Los Angeles International Airport (LAX) is one of the world’s most well-known airports for both passenger and cargo handling. The cargo facilities at LAX have been there from day one and it has been known for some time that they have to be overhauled and new cargo areas built in order to meet demand for future cargo handling space. However, the project has been put on the backburner by the city officials.
Passengers take priority over cargo
It’s no secret that the LAX cargo area needs revamping and modernization in order to get itself in gear to handle future cargo demand as well as the booming e-commerce business.
However, in a meeting held in Los Angeles on 1. October it was made known that the present plans to upgrade LAX cargo facilities have been put on ice for a further two years. This, apparently because the officials have decided that they have to concentrate first on the passenger area expansion and modernization programme which is expected to cost the city something in the region of US$ 14.3 billion.
‘No time at the moment to concentrate on the air cargo needs’ - this seems to be the decision of the city fathers. Therefore, the decision to shelve the cargo project for at least two years. This would mean that even if a positive decision were to be taken after two years, it would take many more years before it became reality.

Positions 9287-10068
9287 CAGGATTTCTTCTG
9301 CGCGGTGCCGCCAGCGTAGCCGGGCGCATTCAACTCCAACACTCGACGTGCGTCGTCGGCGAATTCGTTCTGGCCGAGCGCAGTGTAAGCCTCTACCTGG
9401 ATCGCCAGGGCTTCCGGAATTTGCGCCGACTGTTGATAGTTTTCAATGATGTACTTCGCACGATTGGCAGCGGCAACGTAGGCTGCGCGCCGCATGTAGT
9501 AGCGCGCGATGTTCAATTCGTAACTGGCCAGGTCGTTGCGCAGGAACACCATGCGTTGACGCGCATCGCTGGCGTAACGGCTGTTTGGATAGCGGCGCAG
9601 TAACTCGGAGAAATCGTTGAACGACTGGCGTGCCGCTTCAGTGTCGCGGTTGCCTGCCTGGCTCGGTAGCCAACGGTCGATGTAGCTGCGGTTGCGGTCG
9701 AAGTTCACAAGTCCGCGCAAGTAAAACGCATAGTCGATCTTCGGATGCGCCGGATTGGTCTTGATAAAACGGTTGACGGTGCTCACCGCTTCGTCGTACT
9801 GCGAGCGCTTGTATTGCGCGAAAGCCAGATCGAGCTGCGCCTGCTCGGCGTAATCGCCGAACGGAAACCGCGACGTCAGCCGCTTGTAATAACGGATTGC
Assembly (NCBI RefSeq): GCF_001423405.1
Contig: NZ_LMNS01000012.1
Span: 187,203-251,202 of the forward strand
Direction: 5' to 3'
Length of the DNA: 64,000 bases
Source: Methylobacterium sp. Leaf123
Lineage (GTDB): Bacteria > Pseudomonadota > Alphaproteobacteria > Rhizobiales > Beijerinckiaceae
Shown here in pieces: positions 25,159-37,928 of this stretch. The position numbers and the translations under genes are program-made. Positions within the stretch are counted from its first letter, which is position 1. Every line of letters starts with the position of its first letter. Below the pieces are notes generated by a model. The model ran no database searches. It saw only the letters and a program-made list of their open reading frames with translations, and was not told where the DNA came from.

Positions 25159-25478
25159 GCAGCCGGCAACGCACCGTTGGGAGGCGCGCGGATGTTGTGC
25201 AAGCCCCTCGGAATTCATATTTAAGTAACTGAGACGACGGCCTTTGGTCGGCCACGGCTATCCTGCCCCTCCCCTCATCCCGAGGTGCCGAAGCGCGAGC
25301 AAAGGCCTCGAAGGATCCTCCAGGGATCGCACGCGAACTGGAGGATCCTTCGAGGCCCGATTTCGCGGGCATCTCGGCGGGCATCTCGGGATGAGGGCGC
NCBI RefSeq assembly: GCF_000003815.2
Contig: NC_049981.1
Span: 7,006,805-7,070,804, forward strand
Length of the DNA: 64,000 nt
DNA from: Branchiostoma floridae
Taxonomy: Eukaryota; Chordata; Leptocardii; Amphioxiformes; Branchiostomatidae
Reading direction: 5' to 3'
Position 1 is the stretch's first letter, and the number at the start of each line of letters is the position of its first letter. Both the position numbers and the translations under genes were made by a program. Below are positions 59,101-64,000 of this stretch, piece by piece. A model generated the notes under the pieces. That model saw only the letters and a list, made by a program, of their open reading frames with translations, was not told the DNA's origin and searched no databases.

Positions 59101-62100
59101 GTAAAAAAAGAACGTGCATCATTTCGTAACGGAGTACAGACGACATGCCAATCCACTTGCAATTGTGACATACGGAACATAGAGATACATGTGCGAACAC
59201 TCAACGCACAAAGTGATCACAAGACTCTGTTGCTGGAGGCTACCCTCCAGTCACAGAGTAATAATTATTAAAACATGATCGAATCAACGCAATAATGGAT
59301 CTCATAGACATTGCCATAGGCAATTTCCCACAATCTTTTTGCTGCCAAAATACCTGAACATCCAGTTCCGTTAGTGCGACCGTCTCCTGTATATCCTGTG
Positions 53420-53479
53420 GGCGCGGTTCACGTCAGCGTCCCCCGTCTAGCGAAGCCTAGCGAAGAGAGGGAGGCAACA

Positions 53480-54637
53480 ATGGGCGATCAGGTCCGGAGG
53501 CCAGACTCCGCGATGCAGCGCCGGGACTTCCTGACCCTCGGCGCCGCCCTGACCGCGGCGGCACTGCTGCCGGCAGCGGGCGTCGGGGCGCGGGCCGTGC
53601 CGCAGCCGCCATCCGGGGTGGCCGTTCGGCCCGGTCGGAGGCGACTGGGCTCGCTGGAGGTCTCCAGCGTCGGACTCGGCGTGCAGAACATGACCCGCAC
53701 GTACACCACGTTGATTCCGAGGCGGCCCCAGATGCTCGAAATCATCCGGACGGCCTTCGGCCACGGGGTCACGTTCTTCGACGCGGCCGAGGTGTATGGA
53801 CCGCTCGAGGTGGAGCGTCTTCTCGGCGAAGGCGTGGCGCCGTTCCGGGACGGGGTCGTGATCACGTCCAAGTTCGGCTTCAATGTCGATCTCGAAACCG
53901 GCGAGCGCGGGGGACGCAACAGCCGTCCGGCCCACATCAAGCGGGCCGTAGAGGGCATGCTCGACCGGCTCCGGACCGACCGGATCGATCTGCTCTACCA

A new cargo infrastructure is badly needed
The Los Angeles World Airports (LAWA), under which LAX falls, has been ‘considering’ modernizing the LAX cargo area for some years already. Old cargo sheds have to be torn down and replaced with new, modern state-of-the-art facilities geared towards speedy handling of air freight shipments. Those in charge know how important it is to keep LAX in-line with modern cargo developments. It seems however that the passenger expansion plans are taking up all of their time and energy and therefore the cargo community is being left high and dry.
There have been some suggestions to alleviate congestion in the cargo areas. One of them was to ban all import shipments from the area and move them outside the airport. How this can or could be achieved, has not been revealed and will probably not happen.
It is said that plans which were already on the table for future cargo expansion have been scrapped and that when (after two years) the airport decides to take the matter up again, that new bids would have to be entered.
This in effect would mean another decade of no cargo updates or expansion at LAX.
Can they afford to let so much time go down the drain?
John Mc Donagh
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